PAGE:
Wondering whether you should go ahead and open a joint account? Read this.
Is it a good idea to open a joint bank account with your close friend/business partner or a family member? While opening a bank account, this is one of the first few questions that will probably cross your mind. You don’t necessarily have to open it with your partner/spouse. In case you’re single, you can still opt for a joint bank account with any other member of your family, your business partner or a close friend you trust.
Before deciding whether joint bank accounts are a good idea or not, you need to understand the dynamics of their functioning so that you don’t have any reason to regret it later. So, before looking into the advantages or disadvantages of joint bank accounts, let’s understand the working of a joint account better.
What Are The Types Of Joint Accounts In India?
Yes, there are types! To understand which one suits you the best, you need to first see what your available options are. Here goes:
Anyone Or Survivor
If you’re planning to open an account for more than two people, this is the one you should opt for. All the account holders get to operate the account. In the case of anyone’s demise, it not only lets the other account holders continue using the account but also gives them the option to get the balance and interest transferred, according to their convenience.
Either Or Survivor
Since this is the most common type of joint account, you might already be aware of it. It lets two people operate an account at their will and in case one of them dies, the survivor gets to continue operating the account and also gets to transfer the balance or interest at their will.
Former Or Survivor
In this type, only the former (first account holder) is allowed to withdraw money, and the second account holder (survivor) gets to withdraw funds only upon the demise of the first account holder. Before taking control of the account, the second account holder needs to complete a set of few basic formalities and also needs to present proof of the former account holder’s demise.
Latter Or Survivor
While the rest of the functioning remains the same as that of a former or survivor account, the primary difference here is that the first account holder gets the access to the account only after the demise of the second account holder. They can later choose to withdraw funds from this account or get it transferred somewhere else.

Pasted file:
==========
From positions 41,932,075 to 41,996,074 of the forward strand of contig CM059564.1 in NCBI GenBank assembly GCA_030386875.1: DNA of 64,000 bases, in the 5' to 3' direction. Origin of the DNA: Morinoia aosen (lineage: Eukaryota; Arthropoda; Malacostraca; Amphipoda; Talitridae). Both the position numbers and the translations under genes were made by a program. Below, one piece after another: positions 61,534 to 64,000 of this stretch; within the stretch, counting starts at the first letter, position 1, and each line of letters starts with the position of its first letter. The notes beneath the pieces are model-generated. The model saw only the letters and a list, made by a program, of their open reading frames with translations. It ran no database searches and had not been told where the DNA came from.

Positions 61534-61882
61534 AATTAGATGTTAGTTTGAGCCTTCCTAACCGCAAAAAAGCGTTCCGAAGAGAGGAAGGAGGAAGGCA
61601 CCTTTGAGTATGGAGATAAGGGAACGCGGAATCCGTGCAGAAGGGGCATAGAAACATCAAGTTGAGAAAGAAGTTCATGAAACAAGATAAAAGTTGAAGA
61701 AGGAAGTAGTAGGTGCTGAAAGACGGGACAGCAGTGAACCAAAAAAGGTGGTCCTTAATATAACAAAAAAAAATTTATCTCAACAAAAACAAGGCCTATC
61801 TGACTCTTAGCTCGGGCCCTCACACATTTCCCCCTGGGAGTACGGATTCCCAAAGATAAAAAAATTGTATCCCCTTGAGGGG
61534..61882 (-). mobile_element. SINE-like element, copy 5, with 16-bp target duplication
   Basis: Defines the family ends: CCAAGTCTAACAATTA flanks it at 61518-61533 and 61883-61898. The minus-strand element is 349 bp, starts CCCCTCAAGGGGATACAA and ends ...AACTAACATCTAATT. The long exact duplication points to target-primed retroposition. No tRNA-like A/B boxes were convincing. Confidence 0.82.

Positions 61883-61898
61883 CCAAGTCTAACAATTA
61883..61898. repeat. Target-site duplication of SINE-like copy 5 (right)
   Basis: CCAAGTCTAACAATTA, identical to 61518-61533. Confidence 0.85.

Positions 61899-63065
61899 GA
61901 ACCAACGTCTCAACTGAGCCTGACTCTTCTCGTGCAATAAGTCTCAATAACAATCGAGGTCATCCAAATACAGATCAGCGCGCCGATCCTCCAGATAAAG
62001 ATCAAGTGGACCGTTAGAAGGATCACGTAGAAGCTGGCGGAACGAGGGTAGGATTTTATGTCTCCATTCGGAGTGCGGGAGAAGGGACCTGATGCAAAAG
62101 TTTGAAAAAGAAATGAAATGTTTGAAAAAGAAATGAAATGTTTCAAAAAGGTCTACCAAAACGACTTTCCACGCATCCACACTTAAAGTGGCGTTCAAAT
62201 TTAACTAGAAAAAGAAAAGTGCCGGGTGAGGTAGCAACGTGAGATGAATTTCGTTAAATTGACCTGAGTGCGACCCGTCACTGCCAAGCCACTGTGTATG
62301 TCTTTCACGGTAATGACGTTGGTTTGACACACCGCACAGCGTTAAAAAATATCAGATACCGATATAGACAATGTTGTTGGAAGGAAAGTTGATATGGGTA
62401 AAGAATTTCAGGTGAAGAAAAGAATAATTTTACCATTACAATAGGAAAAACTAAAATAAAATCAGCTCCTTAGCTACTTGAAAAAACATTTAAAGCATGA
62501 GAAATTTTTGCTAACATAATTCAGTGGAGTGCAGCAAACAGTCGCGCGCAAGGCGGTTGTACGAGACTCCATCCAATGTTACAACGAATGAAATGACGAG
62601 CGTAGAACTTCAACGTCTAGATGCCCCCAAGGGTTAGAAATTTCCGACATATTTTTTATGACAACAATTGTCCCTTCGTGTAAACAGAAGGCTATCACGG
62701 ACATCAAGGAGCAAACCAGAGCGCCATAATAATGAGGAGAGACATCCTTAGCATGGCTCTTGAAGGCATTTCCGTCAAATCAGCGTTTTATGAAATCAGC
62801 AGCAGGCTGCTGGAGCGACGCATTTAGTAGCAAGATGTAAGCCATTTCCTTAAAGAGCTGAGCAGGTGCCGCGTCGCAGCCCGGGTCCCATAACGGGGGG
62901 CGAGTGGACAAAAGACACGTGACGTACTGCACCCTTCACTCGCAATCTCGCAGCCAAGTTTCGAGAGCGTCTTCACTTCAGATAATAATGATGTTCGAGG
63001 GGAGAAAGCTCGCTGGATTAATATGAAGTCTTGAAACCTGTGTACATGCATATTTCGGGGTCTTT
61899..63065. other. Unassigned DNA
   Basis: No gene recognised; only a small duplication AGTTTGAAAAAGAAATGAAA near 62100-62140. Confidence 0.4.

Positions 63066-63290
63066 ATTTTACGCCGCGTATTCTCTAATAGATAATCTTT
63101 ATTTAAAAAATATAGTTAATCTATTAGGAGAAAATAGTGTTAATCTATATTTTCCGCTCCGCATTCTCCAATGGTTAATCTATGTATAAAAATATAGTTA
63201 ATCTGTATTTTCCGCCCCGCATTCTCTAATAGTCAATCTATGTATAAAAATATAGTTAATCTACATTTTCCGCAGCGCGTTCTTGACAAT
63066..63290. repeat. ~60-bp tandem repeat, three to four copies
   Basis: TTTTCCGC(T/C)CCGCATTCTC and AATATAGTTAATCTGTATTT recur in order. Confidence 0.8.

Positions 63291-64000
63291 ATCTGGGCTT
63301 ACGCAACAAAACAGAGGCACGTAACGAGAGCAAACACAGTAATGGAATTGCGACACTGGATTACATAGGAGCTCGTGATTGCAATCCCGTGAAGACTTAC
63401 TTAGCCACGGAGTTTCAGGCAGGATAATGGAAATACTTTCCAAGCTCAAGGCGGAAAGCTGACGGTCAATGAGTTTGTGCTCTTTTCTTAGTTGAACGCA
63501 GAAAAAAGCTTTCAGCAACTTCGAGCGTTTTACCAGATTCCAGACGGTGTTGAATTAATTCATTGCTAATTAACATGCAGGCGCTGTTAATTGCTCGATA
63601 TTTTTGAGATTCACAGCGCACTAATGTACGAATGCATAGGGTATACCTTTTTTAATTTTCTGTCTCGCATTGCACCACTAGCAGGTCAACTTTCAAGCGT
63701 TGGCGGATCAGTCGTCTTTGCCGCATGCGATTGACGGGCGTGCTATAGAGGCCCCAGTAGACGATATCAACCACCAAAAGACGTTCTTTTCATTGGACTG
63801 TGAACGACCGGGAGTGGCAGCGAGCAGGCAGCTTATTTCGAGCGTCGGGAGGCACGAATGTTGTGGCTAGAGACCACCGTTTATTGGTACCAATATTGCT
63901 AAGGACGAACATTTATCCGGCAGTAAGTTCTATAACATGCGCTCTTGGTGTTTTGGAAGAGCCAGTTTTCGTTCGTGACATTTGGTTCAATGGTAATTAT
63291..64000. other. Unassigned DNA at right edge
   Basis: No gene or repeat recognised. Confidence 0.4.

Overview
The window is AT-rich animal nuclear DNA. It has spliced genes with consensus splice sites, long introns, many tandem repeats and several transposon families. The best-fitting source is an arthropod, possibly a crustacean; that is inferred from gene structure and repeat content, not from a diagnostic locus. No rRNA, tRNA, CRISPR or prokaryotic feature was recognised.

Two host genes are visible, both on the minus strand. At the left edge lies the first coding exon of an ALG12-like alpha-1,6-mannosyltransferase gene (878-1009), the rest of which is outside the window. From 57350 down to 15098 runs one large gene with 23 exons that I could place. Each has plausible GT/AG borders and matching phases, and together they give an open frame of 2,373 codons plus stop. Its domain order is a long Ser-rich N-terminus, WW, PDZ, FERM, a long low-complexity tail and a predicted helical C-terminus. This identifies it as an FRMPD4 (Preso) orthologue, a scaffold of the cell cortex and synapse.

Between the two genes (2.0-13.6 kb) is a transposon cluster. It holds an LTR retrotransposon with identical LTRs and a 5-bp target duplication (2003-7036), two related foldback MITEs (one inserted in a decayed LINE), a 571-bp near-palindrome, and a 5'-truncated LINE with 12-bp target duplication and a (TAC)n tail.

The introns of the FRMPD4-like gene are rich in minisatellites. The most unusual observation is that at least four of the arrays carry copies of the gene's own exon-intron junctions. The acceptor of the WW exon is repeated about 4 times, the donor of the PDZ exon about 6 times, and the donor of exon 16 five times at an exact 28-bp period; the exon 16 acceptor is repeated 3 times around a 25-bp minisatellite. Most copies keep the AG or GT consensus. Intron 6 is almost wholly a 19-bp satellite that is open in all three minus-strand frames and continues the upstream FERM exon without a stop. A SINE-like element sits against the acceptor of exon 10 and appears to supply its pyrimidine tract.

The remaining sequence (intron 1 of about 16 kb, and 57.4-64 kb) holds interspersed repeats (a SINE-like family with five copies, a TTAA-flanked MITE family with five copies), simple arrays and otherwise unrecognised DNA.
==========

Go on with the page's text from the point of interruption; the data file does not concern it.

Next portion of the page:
According to the law, a minor always needs to have an adult as a guardian while opening a bank account. It, therefore, becomes a joint account by default and continues to be so until the minor turns 18.
We’re sure that most of you thought that joint bank accounts don’t have any further types. But now that you have a better idea about the types, let’s analyse how they could work in your favour or against you.
Additional Reading: 7 Super Smart Savings Bank Account Options For Your Child
Advantages of Joint Bank Accounts
If you have a joint bank account, you don’t need to keep a track of money separately for two or more accounts. Just monitor this one account and you’re set!
No money arguments
It works as a great option for couples as there’s one common place you guys use for saving. No more ‘whose money is that’ arguments happen. That’s a relief, isn’t it?
Mission ‘savings’ accomplished
Since all the account holders are saving in a common bank account, it becomes easier to set common savings goals and achieve them as planned. It works out to be great for couples who’re saving for definite goals like buying a new house, funding a child’s education, etc.
Ease of transfer of rights
Even if there’s no mention in the will, your spouse (co-account holder) will get full legal ownership of the account after your demise. So, will or no will, you get to secure someone’s future.
Disadvantages Of Joint Bank Accounts
Depending on the type of joint account, both account holders could have access to the funds in the account. So, joint bank accounts are a great idea if your spending habits match those of your partner. In case one likes to save and the other likes to spend, a joint account would only lead to more arguments. So, unless your wavelengths match and you’re each ok with the others spending and saving habits, don’t opt for a joint account of this type.
Additional Reading: 6 Lazy Habits To Build Your Savings
To make your joint savings account a success, you need to establish a great communication repo with your partner. Since you’re both equally invested in it, you should take the thoughts of the co-account holder into consideration as well.
Joint bank accounts are no less than making a commitment towards someone, well, financially! It’s a no-brainer that you must take this leap of faith with people you actually trust to avoid the chances of falling victim to frauds and scams. If you’re not careful enough, you could easily lose a lot of money.
Bye bye privacy
If you’ve opted for a joint account, you can’t crib about lack of privacy. The other account holder(s) will know about the status of your finances at all times.
Additional Reading: Creating & Managing A Joint Account With Your Spouse
Now that you’ve gone through what’s good and what’s ‘not so good’ about opening a joint account, we hope that you’re in a better position to take a decision. Looking for more financial products?